Al Diamond was also part of the 60s California phreak scene with Mark Bernay. His claim to fame was building makeshift conference systems at his house so people could call and conference from all over the country for free. These were later called “black boxes”. He also put on recordings where people dial in to to listen and hear how the phone system worked, or to learn how to work for him in the business of selling maps to homes of the Hollywood stars.
Captain Crunch (John Draper) (born 1943)
Captain Crunch is an interesting person to say the least. He came around at the same time as the 60s counter-culture. So he used what he knew to sort of get back at “the man” and that man was “Ma Bell” (AT&T). John earned his nickname by discovering (quite by accident) that the toy whistle that was found in Cap’n Crunch cereal in the 1960s just happned to be at the same frequency as the core frequency that ran the long distance network – 2600 Hz. Armed with this information he used it to make free long distance calls at a time when they were quite expensive. He later served time in jail for phone fraud, and even worked for Apple Computer for a short time with Steve Wozniak.
Honorable Mention – The Dedicated Telephone Enthusiasts
Mark Cuccia (1961-2014)
Mark Cuccia was not a phone phreak, but more of a dedicated phone enthusiast. He wasn’t interested in anything illegal, but was more concerned on how the network worked, more as an early Internet and web of sorts.
His first passion was the history of AT&T and the phone system layout in his native New Orleans, LA area. He studied the history of switching systems, the network, how it all interconnected, and numbering (area codes, prefixes, and the like). He was passionate about the history of the phone system and how it got to be what it eventually became.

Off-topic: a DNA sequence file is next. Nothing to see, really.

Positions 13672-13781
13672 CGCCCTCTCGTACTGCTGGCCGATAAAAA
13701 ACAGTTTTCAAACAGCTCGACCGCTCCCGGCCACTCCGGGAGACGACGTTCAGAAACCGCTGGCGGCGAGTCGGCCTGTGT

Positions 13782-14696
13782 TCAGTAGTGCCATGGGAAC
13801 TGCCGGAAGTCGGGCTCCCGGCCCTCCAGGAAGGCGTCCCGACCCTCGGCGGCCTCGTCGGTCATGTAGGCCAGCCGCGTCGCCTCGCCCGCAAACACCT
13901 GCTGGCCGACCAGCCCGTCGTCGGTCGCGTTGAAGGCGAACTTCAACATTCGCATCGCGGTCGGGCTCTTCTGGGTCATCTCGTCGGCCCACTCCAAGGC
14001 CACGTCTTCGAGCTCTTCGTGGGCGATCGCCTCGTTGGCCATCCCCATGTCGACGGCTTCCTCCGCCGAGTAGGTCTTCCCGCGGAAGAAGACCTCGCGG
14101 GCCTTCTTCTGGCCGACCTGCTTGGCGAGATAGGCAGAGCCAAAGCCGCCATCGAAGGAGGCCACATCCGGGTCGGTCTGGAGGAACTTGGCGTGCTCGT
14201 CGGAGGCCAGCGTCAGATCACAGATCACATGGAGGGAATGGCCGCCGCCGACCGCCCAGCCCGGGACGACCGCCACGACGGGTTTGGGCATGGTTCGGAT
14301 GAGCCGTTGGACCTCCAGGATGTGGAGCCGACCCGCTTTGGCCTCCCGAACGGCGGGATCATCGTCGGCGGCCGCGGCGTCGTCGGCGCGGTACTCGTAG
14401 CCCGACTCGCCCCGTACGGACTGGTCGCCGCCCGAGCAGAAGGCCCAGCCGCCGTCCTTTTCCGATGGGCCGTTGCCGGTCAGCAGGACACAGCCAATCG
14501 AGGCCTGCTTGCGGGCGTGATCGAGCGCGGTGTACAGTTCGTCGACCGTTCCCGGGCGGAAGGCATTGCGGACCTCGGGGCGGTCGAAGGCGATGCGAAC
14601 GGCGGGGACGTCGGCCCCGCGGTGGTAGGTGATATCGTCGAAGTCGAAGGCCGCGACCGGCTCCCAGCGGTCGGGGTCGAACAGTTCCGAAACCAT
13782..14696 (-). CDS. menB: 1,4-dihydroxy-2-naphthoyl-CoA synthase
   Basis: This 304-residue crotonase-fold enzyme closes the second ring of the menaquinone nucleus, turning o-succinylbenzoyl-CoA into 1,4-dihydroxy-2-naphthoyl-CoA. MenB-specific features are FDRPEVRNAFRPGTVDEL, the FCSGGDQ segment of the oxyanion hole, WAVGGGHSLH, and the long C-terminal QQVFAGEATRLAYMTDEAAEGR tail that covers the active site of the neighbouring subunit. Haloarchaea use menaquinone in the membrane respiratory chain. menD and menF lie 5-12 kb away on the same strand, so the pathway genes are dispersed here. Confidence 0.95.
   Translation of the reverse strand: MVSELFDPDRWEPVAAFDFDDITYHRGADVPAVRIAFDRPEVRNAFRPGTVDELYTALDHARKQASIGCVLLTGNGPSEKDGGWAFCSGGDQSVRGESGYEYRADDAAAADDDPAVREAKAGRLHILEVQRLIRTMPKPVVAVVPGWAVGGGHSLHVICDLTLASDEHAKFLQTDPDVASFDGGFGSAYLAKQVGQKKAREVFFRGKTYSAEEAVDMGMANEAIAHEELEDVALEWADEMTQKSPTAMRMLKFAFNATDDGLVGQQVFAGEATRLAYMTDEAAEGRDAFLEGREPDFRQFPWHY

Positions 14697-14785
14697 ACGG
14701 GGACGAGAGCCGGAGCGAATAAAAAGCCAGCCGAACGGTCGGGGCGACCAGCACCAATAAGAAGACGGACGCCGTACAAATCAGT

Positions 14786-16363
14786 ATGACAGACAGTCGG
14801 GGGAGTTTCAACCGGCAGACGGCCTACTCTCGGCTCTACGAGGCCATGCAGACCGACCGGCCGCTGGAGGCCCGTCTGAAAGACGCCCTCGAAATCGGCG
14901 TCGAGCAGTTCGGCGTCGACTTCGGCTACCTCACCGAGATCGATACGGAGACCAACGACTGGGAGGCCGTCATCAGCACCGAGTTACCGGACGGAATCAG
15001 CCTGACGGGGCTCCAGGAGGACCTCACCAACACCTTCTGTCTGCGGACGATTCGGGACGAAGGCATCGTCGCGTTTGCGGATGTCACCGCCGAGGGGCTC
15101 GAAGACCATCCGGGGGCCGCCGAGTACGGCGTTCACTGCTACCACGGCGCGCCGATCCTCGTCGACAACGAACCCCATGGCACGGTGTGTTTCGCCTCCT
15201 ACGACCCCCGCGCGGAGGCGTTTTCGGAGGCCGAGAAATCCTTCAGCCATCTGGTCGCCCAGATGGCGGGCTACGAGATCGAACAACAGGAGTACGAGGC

Mark was interested in numbering and routing more than anything else. In fact, he was interested in making sure that the phone company ran correctly and routed calls corrected. During the heyday of multiple area code splits and changes (1995-2007), he would test the network to determine if calls were being routed correctly after splits were announced. Was he able to reach the test recordings via various methods via multiple long distance companies, etc. Was he able to complete it via the dial direct platforms, calling card platforms, etc. That was what made Mark unique is his undying quest to make sure things were done right and any oversight was corrected. He worked many in the industry to make sure that if he found a problem that it was communicated to the right people to get it fixed.
Mark’s day job when I first talked to him in 1997 was working at the accounts payable at the law library at Tulane University library in New Orleans. In early 2005 he “retired” from his job. I’m not sure if he was fired, voluntarily left, or somewhere in between. I do know he and his sisters had inherited money from an uncle that had died in late 2004 or so. So much so that Mark didn’t have to work after that. Following the devastation of Hurricane Katrina in 2005, he moved with some friends to Lafayette, LA. He didn’t want to wait to see his home get rebuilt.
For whatever reason, Mark never learned to drive or owned a car in his life. While living in New Orleans he always was able to use either public transportation or take taxis anywhere he needed to go. Sadly Lafayette didn’t have a good public transportation system and he always had to depend on friends to help him go places, including seeing a doctor. Mark had been a heavy smoker, didn’t eat right and didn’t exercise. He was sadly quite obese and in poor health when I met him in Atlanta in 2005 (just after Katrina, staying at a fellow phone enthusiast’s house Stan Cline – who is also no longer with is). Time didn’t improve things and Mark’s health decreased. By the time he died in January 2014, I didn’t talk to him as much as I used to since the phone network as a whole was “dying down” and not changing as frequently. I’m not 100% sure what happened, but my guess is that he died of a heart attack because he hadn’t been able to see a doctor (again, due to the lack of transportation) about his ongoing health issues. I found out of his death through his cousin Ryan Landry on a posting on Telecom Digest (where I had found Mark’s postings).
Through Mark I was able to meet both Evan Doorbell and Joybubbles. If it wasn’t for Mark, I wouldn’t have probably continued on this site in his honor and that of other telephone enthusiasts, phreaks, and fans.